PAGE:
Match play makes return to LPGA slate in Mexico City
A return to match play for the first time in four years and an exhibition match featuring four of the great players in LPGA history are just a few of the anticipated highlights for the Lorena Ochoa Match Play.
The tournament begins play on Thursday at the Club de Golf Mexico in Mexico City.
Sixty-four golfers split into four pools will battle for the $1.2 million combined purse in single elimination match play. It will take six match wins over four days of competition to claim the title.
Even though the course will be carded at 6,804 yards, it will play a lot shorter because of the mile-high altitude in Mexico’s capital city.
This week’s revamped event marks the first match-play tournament on the LPGA Tour’s schedule since the Sybase Match Play Championship in 2012. It has attracted a strong field featuring 22 of the top 30 players in the Rolex Rankings.
The field was determined by a combination of the Rolex Rankings and the 2017 LPGA Money List, and contains two players selected by the tournament sponsor.
There are four separate brackets: Ochoa, Sorenstam, Inkster and Pak. Players have been seeded Nos. 1-64. Even though there are four brackets, the Rolex-ranked player No. 1 will play No. 64, No. 2 will play No. 63, and so on.
World No. 1 Lydia Ko of New Zealand leads the way and will take on Mexico’s Ana Menendez in the round of 64. Third-ranked Ariya Jutanugarn of Thailand will launch her bid for a sixth LPGA Tour victory with a first-round matchup against Amy Anderson.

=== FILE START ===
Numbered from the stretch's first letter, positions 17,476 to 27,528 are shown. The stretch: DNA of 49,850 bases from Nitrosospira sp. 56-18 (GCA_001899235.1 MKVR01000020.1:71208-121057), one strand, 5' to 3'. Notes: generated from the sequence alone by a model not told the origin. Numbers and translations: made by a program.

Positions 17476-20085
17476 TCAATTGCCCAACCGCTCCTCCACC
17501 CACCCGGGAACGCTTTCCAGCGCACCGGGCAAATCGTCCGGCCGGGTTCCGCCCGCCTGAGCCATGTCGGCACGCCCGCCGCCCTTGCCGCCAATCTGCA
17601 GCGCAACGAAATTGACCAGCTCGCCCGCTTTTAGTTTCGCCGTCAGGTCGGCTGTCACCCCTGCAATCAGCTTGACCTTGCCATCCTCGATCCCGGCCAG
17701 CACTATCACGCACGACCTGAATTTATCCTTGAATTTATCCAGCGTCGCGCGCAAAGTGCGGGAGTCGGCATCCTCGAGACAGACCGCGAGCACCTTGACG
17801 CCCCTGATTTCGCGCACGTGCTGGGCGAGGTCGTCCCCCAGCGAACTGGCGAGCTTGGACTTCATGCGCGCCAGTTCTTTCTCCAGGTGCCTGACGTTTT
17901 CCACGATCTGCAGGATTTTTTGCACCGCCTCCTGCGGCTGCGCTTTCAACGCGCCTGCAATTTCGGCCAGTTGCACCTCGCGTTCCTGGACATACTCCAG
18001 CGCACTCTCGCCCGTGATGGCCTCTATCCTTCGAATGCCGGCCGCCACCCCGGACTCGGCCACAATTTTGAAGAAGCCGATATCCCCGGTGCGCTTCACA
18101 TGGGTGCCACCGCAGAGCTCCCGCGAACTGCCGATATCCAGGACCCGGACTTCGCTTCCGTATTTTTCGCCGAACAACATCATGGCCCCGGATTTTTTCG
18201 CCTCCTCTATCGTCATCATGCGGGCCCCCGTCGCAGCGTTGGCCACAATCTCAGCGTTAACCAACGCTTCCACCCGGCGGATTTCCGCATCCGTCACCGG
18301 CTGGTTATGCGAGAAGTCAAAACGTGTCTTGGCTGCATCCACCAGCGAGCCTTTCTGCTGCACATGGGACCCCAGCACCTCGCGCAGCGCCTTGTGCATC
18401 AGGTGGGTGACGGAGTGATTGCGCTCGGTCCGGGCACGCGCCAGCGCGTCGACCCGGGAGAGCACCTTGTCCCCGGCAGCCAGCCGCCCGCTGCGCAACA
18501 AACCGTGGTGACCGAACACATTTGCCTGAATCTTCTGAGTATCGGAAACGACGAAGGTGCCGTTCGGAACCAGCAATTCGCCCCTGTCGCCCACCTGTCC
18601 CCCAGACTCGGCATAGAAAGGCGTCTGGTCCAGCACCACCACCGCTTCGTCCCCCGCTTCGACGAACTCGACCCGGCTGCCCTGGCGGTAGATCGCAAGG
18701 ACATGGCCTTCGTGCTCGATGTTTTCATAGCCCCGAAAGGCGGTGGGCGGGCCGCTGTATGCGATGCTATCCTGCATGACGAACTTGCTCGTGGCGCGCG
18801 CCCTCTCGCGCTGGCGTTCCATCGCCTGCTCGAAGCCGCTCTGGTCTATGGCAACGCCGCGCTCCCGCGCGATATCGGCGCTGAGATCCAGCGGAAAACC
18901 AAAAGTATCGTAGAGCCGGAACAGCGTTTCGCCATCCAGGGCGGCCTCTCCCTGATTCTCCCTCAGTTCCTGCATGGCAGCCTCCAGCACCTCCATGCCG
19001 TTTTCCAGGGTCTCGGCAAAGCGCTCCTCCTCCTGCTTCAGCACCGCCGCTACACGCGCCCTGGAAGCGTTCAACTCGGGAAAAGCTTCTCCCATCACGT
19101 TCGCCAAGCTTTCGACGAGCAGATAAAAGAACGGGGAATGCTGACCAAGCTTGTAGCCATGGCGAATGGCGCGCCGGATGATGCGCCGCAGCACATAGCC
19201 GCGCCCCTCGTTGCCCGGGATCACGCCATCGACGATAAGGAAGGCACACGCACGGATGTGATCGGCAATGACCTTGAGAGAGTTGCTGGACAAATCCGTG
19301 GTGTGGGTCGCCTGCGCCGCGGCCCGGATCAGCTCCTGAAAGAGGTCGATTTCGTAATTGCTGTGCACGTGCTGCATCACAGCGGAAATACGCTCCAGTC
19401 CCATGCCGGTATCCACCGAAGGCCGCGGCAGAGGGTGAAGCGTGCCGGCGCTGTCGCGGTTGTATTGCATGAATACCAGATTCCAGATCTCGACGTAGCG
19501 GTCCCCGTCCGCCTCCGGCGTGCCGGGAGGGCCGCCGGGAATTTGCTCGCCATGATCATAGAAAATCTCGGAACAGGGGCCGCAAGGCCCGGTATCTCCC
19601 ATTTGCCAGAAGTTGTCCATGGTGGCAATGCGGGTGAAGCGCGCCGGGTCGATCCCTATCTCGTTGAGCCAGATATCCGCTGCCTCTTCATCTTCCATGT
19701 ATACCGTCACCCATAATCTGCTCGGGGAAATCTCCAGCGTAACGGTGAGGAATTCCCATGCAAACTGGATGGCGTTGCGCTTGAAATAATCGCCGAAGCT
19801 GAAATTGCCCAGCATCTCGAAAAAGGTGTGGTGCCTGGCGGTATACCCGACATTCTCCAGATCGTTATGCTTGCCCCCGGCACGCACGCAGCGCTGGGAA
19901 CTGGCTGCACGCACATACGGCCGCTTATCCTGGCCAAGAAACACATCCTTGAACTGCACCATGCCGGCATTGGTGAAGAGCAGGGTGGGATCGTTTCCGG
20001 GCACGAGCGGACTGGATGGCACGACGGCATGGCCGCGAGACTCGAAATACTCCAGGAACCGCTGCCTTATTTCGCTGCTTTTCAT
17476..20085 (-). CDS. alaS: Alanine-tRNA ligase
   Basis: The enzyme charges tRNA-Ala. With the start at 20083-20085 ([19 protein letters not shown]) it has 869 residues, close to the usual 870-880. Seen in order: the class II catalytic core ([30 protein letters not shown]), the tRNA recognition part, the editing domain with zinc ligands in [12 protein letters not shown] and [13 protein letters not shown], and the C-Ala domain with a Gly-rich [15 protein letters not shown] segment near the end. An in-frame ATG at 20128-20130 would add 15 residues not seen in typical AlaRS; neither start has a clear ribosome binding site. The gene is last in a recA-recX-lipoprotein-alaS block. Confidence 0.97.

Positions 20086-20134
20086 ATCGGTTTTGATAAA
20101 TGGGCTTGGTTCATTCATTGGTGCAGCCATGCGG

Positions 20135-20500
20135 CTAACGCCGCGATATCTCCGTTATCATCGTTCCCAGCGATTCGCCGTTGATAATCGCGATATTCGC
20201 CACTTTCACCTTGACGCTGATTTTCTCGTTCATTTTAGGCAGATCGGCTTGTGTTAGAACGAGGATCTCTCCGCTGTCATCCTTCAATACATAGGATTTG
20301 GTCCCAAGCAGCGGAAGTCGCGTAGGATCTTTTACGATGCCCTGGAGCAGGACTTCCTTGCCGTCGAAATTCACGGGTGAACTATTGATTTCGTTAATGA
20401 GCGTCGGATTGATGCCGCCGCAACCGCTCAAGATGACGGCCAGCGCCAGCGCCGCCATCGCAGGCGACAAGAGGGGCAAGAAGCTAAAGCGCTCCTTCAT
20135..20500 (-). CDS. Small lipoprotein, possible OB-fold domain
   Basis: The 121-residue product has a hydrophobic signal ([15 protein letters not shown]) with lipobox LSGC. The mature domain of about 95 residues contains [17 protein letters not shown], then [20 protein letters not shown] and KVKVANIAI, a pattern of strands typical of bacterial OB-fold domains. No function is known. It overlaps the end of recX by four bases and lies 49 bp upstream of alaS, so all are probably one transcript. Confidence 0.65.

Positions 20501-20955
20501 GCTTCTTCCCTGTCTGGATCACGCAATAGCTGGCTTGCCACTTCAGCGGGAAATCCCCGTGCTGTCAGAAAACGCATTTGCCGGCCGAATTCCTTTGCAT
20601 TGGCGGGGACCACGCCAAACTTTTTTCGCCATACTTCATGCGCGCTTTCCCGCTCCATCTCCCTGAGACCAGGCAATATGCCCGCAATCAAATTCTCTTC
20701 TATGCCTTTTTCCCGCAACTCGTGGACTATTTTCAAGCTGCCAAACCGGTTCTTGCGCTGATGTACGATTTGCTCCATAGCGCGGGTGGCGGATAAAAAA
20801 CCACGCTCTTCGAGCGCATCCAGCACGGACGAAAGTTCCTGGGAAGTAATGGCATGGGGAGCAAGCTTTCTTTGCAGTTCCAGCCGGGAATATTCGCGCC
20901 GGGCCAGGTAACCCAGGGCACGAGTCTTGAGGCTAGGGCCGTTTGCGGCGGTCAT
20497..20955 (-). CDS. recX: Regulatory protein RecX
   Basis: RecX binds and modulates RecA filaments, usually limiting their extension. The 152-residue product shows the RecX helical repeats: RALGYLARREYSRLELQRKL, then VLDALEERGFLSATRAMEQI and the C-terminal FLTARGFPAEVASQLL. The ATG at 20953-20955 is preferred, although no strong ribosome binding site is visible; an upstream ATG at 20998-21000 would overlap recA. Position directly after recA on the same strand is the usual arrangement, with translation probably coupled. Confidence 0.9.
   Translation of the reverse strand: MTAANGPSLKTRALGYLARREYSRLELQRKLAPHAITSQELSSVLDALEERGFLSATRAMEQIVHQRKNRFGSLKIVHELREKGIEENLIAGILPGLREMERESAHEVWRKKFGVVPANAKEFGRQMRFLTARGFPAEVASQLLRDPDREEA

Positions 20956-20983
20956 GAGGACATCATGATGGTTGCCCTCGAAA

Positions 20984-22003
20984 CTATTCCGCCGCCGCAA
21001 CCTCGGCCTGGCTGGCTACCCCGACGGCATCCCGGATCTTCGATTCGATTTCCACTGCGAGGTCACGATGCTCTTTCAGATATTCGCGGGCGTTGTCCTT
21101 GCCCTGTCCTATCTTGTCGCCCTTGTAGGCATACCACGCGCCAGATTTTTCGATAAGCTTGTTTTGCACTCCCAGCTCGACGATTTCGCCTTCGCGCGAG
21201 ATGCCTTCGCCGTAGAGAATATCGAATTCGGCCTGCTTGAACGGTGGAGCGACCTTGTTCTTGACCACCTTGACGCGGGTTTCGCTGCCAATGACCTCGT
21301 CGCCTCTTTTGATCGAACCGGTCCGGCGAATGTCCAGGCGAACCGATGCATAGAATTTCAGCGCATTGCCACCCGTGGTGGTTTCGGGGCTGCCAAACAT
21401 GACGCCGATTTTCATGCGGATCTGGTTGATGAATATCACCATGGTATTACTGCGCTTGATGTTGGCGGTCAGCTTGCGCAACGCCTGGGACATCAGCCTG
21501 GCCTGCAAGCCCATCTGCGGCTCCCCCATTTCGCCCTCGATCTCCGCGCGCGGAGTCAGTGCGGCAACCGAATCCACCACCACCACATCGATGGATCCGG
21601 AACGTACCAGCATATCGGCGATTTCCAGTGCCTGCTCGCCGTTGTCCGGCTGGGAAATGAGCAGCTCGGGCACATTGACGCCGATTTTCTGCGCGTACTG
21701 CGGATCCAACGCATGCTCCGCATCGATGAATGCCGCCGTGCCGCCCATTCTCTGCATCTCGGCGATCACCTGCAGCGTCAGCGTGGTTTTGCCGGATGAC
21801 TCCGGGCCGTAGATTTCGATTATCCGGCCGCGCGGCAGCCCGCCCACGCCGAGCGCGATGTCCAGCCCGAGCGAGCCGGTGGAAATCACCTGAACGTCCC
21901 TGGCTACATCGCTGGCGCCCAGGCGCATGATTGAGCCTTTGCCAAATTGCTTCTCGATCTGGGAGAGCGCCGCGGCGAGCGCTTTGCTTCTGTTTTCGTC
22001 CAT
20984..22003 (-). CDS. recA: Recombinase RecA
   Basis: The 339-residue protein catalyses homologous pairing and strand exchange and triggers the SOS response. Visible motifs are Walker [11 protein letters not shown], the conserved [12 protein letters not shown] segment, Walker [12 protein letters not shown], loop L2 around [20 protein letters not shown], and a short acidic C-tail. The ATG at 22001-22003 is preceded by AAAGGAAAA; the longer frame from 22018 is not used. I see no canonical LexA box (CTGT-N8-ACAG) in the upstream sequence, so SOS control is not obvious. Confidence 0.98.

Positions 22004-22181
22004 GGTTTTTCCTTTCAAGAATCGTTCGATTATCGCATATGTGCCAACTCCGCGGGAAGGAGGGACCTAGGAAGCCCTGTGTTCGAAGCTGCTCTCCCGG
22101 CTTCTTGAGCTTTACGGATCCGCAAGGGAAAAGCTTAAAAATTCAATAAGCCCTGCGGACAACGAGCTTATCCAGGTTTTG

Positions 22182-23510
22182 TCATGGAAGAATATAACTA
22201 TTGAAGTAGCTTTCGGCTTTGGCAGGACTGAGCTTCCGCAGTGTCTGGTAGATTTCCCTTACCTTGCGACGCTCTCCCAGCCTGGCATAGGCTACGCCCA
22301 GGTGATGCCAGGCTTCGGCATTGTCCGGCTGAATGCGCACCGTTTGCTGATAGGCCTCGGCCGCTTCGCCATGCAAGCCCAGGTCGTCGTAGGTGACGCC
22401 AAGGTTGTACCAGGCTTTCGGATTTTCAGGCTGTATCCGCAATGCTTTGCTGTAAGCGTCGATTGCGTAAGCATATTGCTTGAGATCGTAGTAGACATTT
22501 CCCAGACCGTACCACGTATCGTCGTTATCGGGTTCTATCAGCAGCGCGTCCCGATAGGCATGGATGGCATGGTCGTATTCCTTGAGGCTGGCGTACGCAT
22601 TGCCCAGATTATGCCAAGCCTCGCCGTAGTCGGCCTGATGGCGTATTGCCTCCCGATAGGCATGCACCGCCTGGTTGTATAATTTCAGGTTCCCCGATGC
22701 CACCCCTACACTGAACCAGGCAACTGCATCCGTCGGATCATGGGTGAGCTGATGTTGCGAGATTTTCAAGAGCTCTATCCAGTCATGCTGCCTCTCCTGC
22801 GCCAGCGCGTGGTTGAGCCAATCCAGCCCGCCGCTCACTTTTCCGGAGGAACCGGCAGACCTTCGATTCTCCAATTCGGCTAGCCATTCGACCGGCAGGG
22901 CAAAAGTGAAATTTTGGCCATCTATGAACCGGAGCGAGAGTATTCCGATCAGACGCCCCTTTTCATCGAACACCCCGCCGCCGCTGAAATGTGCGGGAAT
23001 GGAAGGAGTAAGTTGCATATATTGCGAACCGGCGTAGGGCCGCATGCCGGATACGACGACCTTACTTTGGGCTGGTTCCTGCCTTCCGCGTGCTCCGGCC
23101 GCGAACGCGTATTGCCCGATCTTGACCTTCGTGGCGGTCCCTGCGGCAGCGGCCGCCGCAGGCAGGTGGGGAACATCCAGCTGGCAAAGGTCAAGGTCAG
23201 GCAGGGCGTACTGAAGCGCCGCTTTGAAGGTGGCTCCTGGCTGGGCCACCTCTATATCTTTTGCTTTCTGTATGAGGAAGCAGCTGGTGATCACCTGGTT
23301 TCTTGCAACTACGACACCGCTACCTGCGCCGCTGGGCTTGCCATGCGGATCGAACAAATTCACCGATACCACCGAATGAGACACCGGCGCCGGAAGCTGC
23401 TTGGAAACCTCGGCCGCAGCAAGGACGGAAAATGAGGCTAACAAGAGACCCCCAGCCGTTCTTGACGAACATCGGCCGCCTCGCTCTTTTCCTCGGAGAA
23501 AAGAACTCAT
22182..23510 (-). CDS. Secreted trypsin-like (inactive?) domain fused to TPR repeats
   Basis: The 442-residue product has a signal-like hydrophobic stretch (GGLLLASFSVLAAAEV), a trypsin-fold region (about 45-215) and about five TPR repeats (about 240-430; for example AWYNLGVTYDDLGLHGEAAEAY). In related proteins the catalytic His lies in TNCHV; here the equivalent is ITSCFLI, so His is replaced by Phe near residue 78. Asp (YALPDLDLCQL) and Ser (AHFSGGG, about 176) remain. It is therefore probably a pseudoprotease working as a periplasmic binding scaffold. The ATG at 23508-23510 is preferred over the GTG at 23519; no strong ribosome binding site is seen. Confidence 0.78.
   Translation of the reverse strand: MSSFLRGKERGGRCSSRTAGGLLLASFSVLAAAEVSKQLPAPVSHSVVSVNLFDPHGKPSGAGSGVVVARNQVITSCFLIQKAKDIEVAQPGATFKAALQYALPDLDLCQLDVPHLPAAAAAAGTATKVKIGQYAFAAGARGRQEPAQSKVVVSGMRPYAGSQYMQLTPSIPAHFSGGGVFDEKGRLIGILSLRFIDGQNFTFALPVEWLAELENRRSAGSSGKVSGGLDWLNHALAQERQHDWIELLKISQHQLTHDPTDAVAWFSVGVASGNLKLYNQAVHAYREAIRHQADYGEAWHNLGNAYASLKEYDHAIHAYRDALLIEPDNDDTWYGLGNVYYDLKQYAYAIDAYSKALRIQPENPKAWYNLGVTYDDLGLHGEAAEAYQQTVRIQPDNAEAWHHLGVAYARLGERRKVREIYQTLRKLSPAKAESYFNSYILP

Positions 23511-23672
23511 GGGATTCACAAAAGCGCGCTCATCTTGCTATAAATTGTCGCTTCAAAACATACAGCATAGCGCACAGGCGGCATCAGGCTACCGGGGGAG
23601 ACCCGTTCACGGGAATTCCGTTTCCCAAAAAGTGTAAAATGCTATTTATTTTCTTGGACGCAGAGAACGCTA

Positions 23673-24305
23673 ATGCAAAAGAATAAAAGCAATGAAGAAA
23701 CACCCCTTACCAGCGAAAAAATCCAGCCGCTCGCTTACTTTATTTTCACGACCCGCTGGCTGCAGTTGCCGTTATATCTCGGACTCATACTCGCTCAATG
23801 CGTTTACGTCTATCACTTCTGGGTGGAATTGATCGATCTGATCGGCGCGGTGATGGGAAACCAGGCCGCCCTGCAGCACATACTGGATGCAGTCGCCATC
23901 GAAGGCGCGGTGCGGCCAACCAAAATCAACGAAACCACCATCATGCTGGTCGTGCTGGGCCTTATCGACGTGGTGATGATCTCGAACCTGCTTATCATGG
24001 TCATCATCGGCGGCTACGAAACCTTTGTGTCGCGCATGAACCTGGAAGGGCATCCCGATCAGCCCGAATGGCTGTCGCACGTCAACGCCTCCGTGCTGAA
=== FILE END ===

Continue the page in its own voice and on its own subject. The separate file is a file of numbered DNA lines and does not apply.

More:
This event was founded nine years ago as the Lorena Ochoa Invitational. It is the first time the tournament will be conducted in a match-play format and the fourth year in a row the event has been played at Club de Golf Mexico.
Ochoa is happy with the progression of the tournament, its status on the LPGA schedule and the challenge of the course the players will face while trying to beat their match-play contestants.
“We feel that the golf course is amazing; it’s perfect for the LPGA,” Ochoa said. “It’s the 10th anniversary, so we’ve come a long way because of the support of the sponsors, the fans and the media.
“I can tell you that golf is changing (in Mexico). Now we have many, many little kids playing. We have more than 100 players playing in the United States for college golf, girls or boys, and that’s a huge step.”
Two-time LPGA Tour winner Carlota Ciganda of Spain is the defending champion, but won when the tournament was a stroke-play event. Ciganda, who will take on local favorite Gaby Lopez in the opening round, tried to play down her comfort level at Club de Golf Mexico, a course on which she finished second in the 2015 before winning last year by two strokes.
“I just want try to play my game,” Ciganda said. “I like the golf course — I have played really well here. When you are playing in a stroke-play event, it’s more about just trying to get into the top 10 for the Sunday so you can have a chance (to win the tournament) so it will be different this year. But I love match play. I am very comfortable with the format.”
There are two past winners of LPGA match-play events in the field — Brittany Lincicome, who won the 2006 HSBC Women’s World Match Play Championship, and Norway’s Suzann Pettersen, the 2011 Sybase LPGA Match Play champion.
In an exciting addition to the tournament weekend, four legendary LPGA Tour players will compete in public exhibition matches. Host Ochoa, a 27-time LPGA Tour winner who will be enshrined in the World Golf Hall of Fame in September, will be joined by Hall of Famers Juli Inkster (Class of 2000), Annika Sorenstam of Sweden (Class of 2003) and Se Ri Pak of South Korea (Class of 2007).
This week’s Lorena Ochoa Match Play is the 10th event in the season-long Race to the CME Globe.
So Yeon Ryu, who won the 2017 ANA Inspiration and has finished in the top 10 in all seven starts so far this season, currently sits atop the standings with 1,605 points.